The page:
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Tips & Tricks

Improve Focus Accuracy With Autofocus Micro Adjustments

By Holly Roa on August 16th 2017

We photographers often discuss the merits and pitfalls of particular lenses, and one important area that we expect to be ‘dead-on’ is focus accuracy. However, even the finest optics are not always calibrated with 100% accuracy from the factory, but if you’re shooting on a high-end body, you can take matters into your own hands to get the sharpest possible shots.

Different manufacturers use different titles for their menu setting to adjust micro focus – Canon and Sony call theirs ‘AF Micro Adjustment’ while Nikon’s is labeled ‘AF Fine Tuning.’ If your body has this setting, you can use a calibration device to get perfect focus with your individual lenses. David Patiño of the excellent industry publication, PDN, has released a video on YouTube walking photographers through the process.

THE PROCESS

First, you will need a calibration device. The one used in the video is a SpyderLensCal device, but there are others available or you could even make your own.

[Rewind:] CANON ILLUSTRATES HOW AUTOFOCUS WORKS AND HOW IT HAS CHANGED OVER THE YEARS

When setting up to make micro adjustments to your focus, there are some steps you will want to take to ensure the best results. First, set your camera to its lowest ISO for the cleanest possible images. You will be visually examining the images to make your adjustments and this will help you see sharpness clearly.

Put your camera on a sturdy support of some kind, like a tripod or camera stand at a distance from the calibration tool of 20 to 50 times your focal length. Use mirror lockup to avoid any camera shake, and trigger your camera remotely. Shooting tethered is the best way to easily look at the small details while you work so you can see what adjustments need to be made.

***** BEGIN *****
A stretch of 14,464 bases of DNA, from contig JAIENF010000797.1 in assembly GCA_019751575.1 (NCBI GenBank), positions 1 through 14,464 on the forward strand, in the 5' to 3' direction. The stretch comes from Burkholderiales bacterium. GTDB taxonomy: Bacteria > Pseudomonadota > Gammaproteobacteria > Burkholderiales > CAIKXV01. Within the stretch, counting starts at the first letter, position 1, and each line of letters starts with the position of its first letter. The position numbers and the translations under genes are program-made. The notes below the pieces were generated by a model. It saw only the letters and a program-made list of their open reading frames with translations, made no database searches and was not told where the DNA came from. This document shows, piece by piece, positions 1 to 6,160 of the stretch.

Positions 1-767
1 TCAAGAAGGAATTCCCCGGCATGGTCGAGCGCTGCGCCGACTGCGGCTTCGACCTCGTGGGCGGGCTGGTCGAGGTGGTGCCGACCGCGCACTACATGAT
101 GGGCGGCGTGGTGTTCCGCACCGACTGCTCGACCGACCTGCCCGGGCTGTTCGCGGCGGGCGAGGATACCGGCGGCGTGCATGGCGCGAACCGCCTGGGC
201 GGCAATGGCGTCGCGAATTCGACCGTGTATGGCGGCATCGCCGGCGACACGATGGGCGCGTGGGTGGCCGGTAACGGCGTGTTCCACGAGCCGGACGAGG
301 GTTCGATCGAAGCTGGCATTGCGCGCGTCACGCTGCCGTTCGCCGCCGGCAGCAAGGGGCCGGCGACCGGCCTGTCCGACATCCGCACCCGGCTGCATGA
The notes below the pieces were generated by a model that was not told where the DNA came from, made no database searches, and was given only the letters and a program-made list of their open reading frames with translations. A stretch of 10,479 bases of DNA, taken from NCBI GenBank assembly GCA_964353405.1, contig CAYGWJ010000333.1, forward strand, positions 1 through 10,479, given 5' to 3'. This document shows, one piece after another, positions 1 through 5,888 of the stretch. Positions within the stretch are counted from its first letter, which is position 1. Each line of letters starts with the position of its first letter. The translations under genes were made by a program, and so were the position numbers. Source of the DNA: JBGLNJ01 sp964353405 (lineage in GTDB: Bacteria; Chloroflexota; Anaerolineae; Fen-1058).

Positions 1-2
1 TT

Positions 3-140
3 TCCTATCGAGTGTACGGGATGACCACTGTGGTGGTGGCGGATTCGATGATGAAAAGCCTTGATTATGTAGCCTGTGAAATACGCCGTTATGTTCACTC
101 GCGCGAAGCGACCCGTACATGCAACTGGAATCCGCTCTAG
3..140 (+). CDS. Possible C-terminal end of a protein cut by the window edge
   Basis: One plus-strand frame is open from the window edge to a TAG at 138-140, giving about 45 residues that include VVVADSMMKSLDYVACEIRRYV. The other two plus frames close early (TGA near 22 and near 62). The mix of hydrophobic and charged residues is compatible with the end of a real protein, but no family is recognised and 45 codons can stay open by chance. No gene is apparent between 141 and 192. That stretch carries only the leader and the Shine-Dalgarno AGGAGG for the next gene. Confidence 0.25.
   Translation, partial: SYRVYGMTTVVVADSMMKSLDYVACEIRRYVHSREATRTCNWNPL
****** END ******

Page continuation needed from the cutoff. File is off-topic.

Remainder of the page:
Once you’re set up, align your camera’s center focus point with the area pictured above (inside the red square) and focus your camera there.

Using the ruler on the right, examine the image via your tethered computer to see which numbers are sharpest. Ideally, ‘zero’ will be sharp and the numbers in front of and behind the target will fall out of focus at an equal rate. In the example shown in the video, this is not the case, however, providing an opportunity to demonstrate the process.

In David’s Canon 5Ds AF Fine Tuning setting, he makes the appropriate adjustment and achieves proper focus so you can see exactly what to do if you are shooting Canon, or a guideline for the same process with other brands. If you are having focus issues or just want to see if your lenses are meeting their full potential for sharpness, we highly recommend you watch this short video demonstration and acquire a calibration device.

via Rangefinder

Terms: #Back-Focus
About

Seattle based photographer with a side of videography, specializing in work involving animals, but basically a Jill of all trades.
Instagram: @HJRphotos

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